Yesterday we visited the New York Transit Museum’s new exhibit “Show Me the Money: From the Turnstile to the Bank" which details the fare cycle, from buying the fare instrument to the sorting of the money. If you haven’t been to the museum, it is located in a disused 1930s vintage IND subway station in Brooklyn Heights.
The new exhibit was perfectly placed in the museum, next to the display of vintage turnstiles and started off with some vintage token machines, which of course was the starting point for much of the cash intake for the system. The other ways of paying your way were also on display with a vintage token booth, which had the dies for some tokens on display, and a display about bus fare collection. MetroCards were represented with a display of cards with ads and provided the exhibits interactive feature - two MetroCard readers that answered fare related questions when you swiped.
The process of a fare on its way to be counted was was shown with a mockup of a money room counting table, some old counting equipment, a photo display of the process, and an explanatory video. The counting room was originally at the Transit Authority’s Jay Street headquarters, but is now located at a facility in Queens.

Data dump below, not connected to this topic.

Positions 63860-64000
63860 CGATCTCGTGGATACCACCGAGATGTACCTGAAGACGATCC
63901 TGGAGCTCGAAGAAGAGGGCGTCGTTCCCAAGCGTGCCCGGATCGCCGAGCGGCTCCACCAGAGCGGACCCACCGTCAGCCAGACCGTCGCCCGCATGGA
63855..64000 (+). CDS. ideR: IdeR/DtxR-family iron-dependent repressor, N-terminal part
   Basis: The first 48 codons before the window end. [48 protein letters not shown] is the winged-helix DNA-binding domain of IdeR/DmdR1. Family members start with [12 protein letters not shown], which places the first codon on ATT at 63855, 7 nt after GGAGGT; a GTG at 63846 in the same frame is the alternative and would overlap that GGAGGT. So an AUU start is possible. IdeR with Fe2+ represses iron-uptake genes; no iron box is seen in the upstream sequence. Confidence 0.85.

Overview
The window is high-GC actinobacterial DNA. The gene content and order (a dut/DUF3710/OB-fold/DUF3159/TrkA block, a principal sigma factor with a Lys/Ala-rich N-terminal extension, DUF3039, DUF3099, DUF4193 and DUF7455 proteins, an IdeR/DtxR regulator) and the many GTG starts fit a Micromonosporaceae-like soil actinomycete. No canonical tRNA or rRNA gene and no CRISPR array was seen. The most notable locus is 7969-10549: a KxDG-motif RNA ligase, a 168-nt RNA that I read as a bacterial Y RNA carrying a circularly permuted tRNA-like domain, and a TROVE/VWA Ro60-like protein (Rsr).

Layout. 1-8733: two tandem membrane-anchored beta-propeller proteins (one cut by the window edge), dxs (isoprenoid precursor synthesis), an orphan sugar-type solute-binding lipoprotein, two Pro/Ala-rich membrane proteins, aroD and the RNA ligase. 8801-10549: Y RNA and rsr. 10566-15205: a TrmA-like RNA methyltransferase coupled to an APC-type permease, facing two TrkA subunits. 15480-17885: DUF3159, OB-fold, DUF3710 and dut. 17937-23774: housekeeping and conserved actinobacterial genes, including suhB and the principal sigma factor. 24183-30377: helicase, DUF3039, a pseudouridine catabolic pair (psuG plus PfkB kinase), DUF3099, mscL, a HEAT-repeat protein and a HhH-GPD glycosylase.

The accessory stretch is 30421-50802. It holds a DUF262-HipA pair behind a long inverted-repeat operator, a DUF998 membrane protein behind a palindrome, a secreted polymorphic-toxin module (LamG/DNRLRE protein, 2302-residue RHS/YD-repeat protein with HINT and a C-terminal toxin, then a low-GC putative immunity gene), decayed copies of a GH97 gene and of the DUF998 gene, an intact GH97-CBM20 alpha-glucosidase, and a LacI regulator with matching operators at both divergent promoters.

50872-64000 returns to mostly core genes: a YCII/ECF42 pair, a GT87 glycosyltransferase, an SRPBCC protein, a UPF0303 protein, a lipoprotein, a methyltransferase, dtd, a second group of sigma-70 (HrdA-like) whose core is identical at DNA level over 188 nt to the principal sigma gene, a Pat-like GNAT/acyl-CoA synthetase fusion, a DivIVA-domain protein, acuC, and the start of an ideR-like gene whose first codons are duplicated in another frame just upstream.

However, the real highlight was downstairs on the platform with an actual money train. The Transit Authority’s final fleet of money trains, designated R95s, were converted from R21 and R22 subway cars and painted to look like work trains. (We should mention that the real money trains looked nothing like the ones seen in the 1995 movie Money Train.) Until their withdrawal from service in 2006, the fleet of ten trains were staffed by 12 collecting agents, a supervisor – all armed and clad in body armor, and a train operator who six days a week took the money to be counted in Brooklyn. We have seen the trains in action during some late night subway trips and the collecting agents were definitely people not to mess with.
The exhibit, as well as the museum, is worth a look, since it gives a fascinating glimpse at something that rarely gets seen.
New York Transit Museum, Boerum Place and Schermerhorn Street, Brooklyn Heights, Tuesday–Friday 10a.m. - 4p.m., Saturday and Sunday from 12:00p.m. to 4p.m., regular admission $5